Last modified: 2007-09-29 by ivan sache
Keywords: gevgelija | miravci | acorns: 2 |
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Flag of Gevgelija - Image of by Mello Luchtenberg, 30 March 2007
The municipality of Gevgelija (22,988 inhabitants; 483.43 sq. km) is made of the town of Gevgelija and the 16 settlements of Bogorodica, Gabrovo, Davidovo, Kovanci, Konsko, Moin, Miletkovo, Miravci, Mrzenci, Negorci, Novo Konjsko, Petrovo, Prdejci, Sermenci, Smokvica and Huma.
The town of Gevgelija, located on the right bank of river Vardar on the
border with Greece, is the southernmost and warmest town of Macedonia.
The Mediterranean climate allows the cultivation of several kinds of
vegetables (tomatos) and fruit (grapes, figs, lemons, pomegranates) and
the breeding of silkworms. The town is located on major routes (road
and railway) to Salonica, which allowed the development of industry and trade.
Gevgelija has been nicknamed "The Macedonian Las Vegas" because of the great number of Greeks who come to the town and visit its six casinos and numerous shops; some 1,500-2,000 Greek citizens cross the border every day. Several Greek textile, agri-food and chemistry workshops have been relocated to Gevgelija, where the production costs are much lower. In contrast, very few Macedonians are allowed to work in Greece, mostly as field workers, and awarded the required visa. Accordingly, trafficking and illegal immigration are increasing. Human trafficking was the subject of a trial held in Skopje in November 2006 and considered as the biggest criminal case since the independence of Macedonia. Twenty-six people from Macedonia, Albania, Kosovo and Bulgaria were sentenced to a total of 110 years in jail.
Gevgelija is the only town in the region to have kept its Turkish baths, built in the XVIIth century; they were declared Monument of Culture in 2003 and are currently restored with the support of the Turkish municipality of Karac.
The village of Marvinci, located 25 km north of Gevegelija, is built on
the site of the ancient town of Dober (and not Idomenae, as previously
believed). Several horizons have been excavated, from the VIth century
BC to the Roman period.
Similarly, the ancient town of Gortinia has been excavated from the Vardar Hill (Vardarski Rid); systematic study of the site started in 1995. The six main horizons of the Vardar Hill are:
- Vardarski Rid I (VI- IV millennium B.C.): a Neolithic settlement not systematically excavated yet
- Vardarski rid II (XIII -XI century B.C.): a settlement and a necropolis from the very late Bronze Age
- Vardarski Rid III (X -IX century B.C.): a settlement from the early Iron Age
- Vardarski Rid IV (VIII-VI/V century B.C.): a settlement and a necropolis (some 200 tombs) from the late Iron Age
- Vardarski Rid V (V - IV century B.C.): the oldest known urban settlement in Macedonia
- Vardarski Rid VI (III - II/I century B.C.): the later Macedonian town, pre-Roman times.
Academician Jordan Grabul created the Freedom's monument in the early 1970s. The monument is dedicated to killed soldiers and victims in the Second World War, from Gevgelija and its surroundings. It was built on the Vardar Hill and should be soon relocated elsewhere to allow further archeological research.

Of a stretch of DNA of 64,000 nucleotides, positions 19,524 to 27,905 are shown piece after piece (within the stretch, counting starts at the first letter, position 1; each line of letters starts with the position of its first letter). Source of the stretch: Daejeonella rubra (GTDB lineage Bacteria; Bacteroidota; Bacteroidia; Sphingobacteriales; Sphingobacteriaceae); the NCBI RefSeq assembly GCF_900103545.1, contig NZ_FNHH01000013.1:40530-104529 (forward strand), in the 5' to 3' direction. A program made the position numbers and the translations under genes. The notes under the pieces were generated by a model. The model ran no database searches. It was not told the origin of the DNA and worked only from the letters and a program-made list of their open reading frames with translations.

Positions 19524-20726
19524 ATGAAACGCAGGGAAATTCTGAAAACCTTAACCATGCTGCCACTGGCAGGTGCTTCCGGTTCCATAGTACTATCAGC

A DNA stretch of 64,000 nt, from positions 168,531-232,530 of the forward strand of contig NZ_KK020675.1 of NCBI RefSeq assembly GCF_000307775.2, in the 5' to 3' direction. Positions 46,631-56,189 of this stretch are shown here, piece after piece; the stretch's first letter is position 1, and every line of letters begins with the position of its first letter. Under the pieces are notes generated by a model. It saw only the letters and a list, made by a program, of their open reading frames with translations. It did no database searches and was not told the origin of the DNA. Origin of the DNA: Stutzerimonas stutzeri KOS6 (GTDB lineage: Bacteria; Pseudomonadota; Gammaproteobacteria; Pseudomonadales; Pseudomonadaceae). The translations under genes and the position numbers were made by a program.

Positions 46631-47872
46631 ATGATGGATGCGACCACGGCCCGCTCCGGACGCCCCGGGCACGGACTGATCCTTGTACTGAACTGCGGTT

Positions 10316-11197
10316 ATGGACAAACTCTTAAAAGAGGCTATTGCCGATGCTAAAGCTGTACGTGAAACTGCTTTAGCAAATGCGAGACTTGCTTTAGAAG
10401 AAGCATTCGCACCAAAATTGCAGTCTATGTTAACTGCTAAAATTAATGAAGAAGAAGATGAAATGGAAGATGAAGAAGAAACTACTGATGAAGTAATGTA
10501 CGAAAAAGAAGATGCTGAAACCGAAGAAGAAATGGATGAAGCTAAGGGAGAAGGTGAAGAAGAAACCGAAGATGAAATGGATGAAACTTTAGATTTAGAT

Ivan Sache, 3 April 2007
The municipal flag of Gevgelija, as shown on the Macedonian Ministry of Local Self-Government website (page no longer online), is horizontally divided white-blue with the municipal coat of arms in the middle.
Ivan Sache, 3 April 2007
Flag of Miravci - Image of by Mello Luchtenberg & António Martins, 13 November 2006
The small town of Miravci (2,779 inhabitants) is located some 20 km
north of Gevgelija in the Vardar valley. Miravci, like all other towns in Vardar valley is along the railway (and other important transportation routes) going from north to
south, further on to the Aegean sea.
Miravci was incorporated to the municipality of Gevgelija in 2004.
Miravci is known for its traditional dances, which were the subject of
a film made by the Belgrade Ethnography Museum in 1932. The First
Belgrade Folk Festival (28 May - 13 June 1938) was opened with the
Rusalians from Miravci, as a part of a project led by the sisters
Danica and Ljubica Janković, who collected, classified, systematized
and scientifically studied the traditional dances of the regions within
the Kingdom of Yugoslavia and then the Republic of Yugoslavia (with
publications from 1934 to 1952). In September 1951, Peter Kennedy
recorded music in the Opatija Folk Music Festival; track #14 of the
14. Petre Vojvodo. A group of women from Miravci, Djevdjeli, perform a Revolutionary Dance to tapan and zurla. It pays tribute to the Vejvedas (Chieftains) and to their great accomplishments in the battle-field.
The flag of Miravci, as shown on the Macedonian Ministry of Local
Self-Government website (page no longer online), is in proportion 1:2, vertically divided yellow-white-blue with the municipal emblem in the middle of the white stripe.
The emblem shows in dexter two acorns on a yellow field and in sinister a man with a sword. The man could be one of the chieftains celebrated by the local folklore. The basis of the shield is red, with a representation of the railway. The top of the shield has the city name written in yellow on red.
The colours of the flag seem to have been derived from those of the coat of arms.
Ivan Sache & Željko Heimer , 13 November 2006